Volume 11 Issue 17
Published - 14:00 UTC 08:00 EST 18-Jan-2009 
Next Update - 14:00 UC 08:00 EST 19-Jan-2009

Editor: Susan K. Boyer, RN
© Vidyya.
All rights reserved.



PLCO update suggests positive predictive value of prostate screening drops over time

(18 January 2009: VIDYYA MEDICAL NEWS SERVICE) -- In the most recent update of prostate cancer screening data from NCI’s PLCO trial, the number of positive screening tests among the more than 38,000 men enrolled in the intervention arm has remained consistent during the 4 years of study. However, the positive predictive value of these tests—that is, the ratio of true positives to the total number of true and false positives—decreased over time. The full report appeared in the December issue of the British Journal of Urology International.

Researchers attributed this decrease in the positive predictive value from baseline screening, which was 17.9 percent, to the subsequent annual screens, which ranged from 10.4 percent to 12.3 percent, to the fact that initial screening identified many of the cancers and left men with elevated prostate-specific antigen (PSA) levels but negative biopsies to be identified in subsequent screening rounds. The cancers found at baseline were more likely than those found in subsequent screenings to be advanced stage (5.8 versus 2.9 percent) and to have a Gleason score of 7 to 10 (34 versus 25.5 percent).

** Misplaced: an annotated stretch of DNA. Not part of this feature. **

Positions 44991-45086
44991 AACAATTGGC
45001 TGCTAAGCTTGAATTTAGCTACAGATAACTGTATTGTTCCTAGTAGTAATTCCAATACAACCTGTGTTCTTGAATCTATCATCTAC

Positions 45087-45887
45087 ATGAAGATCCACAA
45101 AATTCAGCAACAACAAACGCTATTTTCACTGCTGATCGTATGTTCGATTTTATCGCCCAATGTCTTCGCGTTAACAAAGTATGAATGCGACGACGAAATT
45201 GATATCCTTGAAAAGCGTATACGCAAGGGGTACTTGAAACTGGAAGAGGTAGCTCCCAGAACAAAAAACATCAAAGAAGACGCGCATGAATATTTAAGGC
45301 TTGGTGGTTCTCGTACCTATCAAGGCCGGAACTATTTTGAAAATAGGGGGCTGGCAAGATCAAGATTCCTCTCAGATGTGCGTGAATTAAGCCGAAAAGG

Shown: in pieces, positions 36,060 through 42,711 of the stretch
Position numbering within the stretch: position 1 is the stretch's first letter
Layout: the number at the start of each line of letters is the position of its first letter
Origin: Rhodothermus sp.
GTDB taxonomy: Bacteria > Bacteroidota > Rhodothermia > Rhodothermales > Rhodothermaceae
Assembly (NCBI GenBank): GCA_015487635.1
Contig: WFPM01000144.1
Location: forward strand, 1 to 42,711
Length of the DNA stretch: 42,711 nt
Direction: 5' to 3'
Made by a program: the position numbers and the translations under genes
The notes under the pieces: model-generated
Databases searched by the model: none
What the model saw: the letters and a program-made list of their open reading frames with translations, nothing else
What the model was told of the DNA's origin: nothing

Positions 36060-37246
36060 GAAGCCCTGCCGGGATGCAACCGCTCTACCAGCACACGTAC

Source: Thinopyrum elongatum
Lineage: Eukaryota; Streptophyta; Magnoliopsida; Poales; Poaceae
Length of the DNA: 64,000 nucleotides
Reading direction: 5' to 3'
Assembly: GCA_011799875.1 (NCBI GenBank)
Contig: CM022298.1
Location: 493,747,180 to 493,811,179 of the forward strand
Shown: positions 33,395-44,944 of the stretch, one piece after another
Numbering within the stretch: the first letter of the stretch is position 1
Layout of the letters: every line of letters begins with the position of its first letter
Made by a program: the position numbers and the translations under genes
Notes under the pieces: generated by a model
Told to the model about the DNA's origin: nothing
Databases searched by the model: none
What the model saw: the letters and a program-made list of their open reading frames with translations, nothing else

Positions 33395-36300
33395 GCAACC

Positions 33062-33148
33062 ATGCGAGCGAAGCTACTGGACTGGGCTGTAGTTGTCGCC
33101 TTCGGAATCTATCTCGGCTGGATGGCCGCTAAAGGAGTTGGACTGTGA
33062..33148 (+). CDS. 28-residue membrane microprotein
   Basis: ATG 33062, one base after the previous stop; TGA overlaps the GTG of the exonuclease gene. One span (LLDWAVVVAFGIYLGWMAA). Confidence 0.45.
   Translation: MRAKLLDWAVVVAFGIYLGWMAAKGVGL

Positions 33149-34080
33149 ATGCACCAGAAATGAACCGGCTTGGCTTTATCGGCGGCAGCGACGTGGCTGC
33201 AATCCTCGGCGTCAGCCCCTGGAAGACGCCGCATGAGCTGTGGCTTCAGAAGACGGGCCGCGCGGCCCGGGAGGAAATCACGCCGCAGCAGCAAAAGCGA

PLCO is one of two major ongoing trials expected to show whether screening for prostate cancer saves lives. The other is the European Randomized Study of Screening for Prostate Cancer (ERSPC), which screens participants less frequently, at 2- and 4-year intervals. In a related commentary, ERSPC director Dr. Fritz H. Schröder addressed the issue of more aggressive prostate cancer, noting that the data in both trials “suggest that certain cancers escape screening irrespective of the screening interval used.”

Return to Vidyya Medical News Service for 18 January 2009

© Vidyya. All rights reserved.

Information appearing on the Vidyya Medical News Service is not intended as a substitute for professional medical care. Seek professional medical help and follow your health care provider's advice.

Interested in subscribing to our daily e-mail newsletter? Send an email to Vidyya@vidyya.com with the word subscribe in the subject field.